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Who Has the Fastest Internet?

10-gig connections aside (this speed is really only practical for businesses, schools, and government institutions), several internet providers offer fast internet available to the general public.

The only downside is that gigabit internet is, for the most part, only available in larger metropolitan areas and the surrounding cities. The most heavily concentrated areas served by the fastest internet providers are located throughout the eastern states, up through the eastern seaboard and south to Florida, across Texas and up throughout California.

Internet providers, featured with links to more information on internet plans, include:

  • AT&T U-Verse: AT&T Internet fiber network is gradually expanding, and is slated to cover 67 metropolitan areas in all, along with the surrounding suburbs. The service costs $90 per month and comes with 1000Mbps speed.
  • Comcast XFINITY: Comcast Internet is a bit different from most gigabit internet providers because, as I mentioned earlier, their Gigabit Pro plan offers 2Gbps download and upload speeds rather than 1Gbps. That extra fast internet boost will cost you, though - to the tune of $300/month and a whopping $1000 installation fee.
  • CenturyLink: CenturyLink Internet has long been known for their DSL and now they've added fiber optic internet in 11 cities to date, spanning the country from Seattle to Orlando. Pricing for 1-gig service starts at around $80 per month.
  • Google Fiber: Google Fiber now offers 1-gig internet service in nine metro areas across the nation with more to come. The cost is reasonable at $70/month, and they'll waive the $100 installation fee if you commit for a year.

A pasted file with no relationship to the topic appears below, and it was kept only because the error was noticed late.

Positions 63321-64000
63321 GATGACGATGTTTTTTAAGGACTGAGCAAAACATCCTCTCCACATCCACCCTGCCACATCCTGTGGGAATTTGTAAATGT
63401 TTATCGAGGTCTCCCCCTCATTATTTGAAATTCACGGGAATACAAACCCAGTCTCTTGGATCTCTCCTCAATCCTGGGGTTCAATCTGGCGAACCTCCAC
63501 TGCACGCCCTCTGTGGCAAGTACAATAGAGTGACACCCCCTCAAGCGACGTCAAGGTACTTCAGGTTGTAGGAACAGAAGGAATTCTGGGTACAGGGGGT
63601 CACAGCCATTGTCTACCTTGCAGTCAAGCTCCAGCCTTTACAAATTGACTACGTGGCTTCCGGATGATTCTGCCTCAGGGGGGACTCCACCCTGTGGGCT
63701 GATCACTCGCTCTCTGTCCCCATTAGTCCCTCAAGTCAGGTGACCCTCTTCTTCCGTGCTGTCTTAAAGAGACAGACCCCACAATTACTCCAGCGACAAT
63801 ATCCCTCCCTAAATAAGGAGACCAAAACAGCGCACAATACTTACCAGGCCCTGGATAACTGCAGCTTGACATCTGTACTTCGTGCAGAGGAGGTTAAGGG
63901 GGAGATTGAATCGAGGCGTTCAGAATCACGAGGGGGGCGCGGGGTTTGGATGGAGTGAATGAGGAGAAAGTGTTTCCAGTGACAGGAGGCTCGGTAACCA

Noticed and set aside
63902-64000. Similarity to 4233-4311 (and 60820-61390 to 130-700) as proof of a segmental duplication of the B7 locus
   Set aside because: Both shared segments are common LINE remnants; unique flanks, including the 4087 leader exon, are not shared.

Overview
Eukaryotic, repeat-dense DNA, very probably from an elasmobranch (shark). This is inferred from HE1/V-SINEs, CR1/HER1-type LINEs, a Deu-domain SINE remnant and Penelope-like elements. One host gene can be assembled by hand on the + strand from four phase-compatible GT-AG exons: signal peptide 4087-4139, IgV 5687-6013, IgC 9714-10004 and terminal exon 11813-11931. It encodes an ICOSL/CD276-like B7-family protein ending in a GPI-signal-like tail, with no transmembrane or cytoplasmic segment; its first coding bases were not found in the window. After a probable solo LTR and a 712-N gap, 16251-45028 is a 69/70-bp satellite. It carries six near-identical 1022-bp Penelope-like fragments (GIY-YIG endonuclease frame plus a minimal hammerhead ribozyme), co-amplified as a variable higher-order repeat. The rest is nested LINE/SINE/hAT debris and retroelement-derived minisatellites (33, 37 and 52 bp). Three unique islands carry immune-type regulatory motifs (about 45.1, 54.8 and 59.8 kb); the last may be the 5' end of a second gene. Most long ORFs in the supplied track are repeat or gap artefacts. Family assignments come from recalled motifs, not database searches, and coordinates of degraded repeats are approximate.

• Verizon Fios Internet Plans: Verizon Fios offers unlimited bandwidth via 100 percent high-speed Internet. It starts at just $39.99 right now. Check the site for details. You can also check out Verizon Fios bundle deals.

These are the main providers with the fastest internet speeds. They are able to deliver this kind of speed to their customers by utilizing FTTH (fiber to the home) technology. This means that the connection is completely made up of fiber optic cables, from the ISP hub right up to the point it enters your home. After that, the use of coaxial cable is typically employed for the final connections because it can maintain speed over lengths up to 50 meters.

It's worth noting that Comcast is also rolling out a new gigabit internet plan which is delivered via existing cable infrastructure. The service features 1-gig download and 35Mbps upload speeds and is rumored to cost about $140/month or $70 with a three-year commitment.

This innovative new technology is only available in four cities thus far - Atlanta, Chicago, Detroit, and Nashville. Comcast plans to offer this option throughout its entire 39-state service area. It is the fastest internet available to date using cable wiring as the delivery method.

Related: The Ultimate Guide to Cutting the Cord

How VPNs Affect Internet Speed

Because there is more to the process of data transferring with a Virtual Private Network, you could experience slower speeds than with a regular Internet service. VPN services encrypt all of the data you send and receive, which ultimately takes a little longer.

If you're looking for the fastest VPN service, PureVPN and NordVPN are known to be two with the fastest latency and download times. For an in-depth analysis on VPNs, check out our buyer's guide to VPN services.

Recap

Although it's tempting to shell out for the fastest internet service you can possibly find, the wisest thing to do is assess your needs, add a little padding to the speed to account for technological advances, and then shop around for a solid Internet plan that suits your needs. Use our buyer's guide to Internet deals for useful tips and advice before you shop.

To make your search for the fastest internet speed in your area even easier, we've got a convenient zip code checker tool so that you can see exactly which companies provide service to your location as well as what speeds they offer. Use the code checker below to get started.

Did you know there is a difference between fast Internet and high-speed Internet? They might sound the same but mean totally different things. You can find out what high-speed Internet is in our guide to learn more.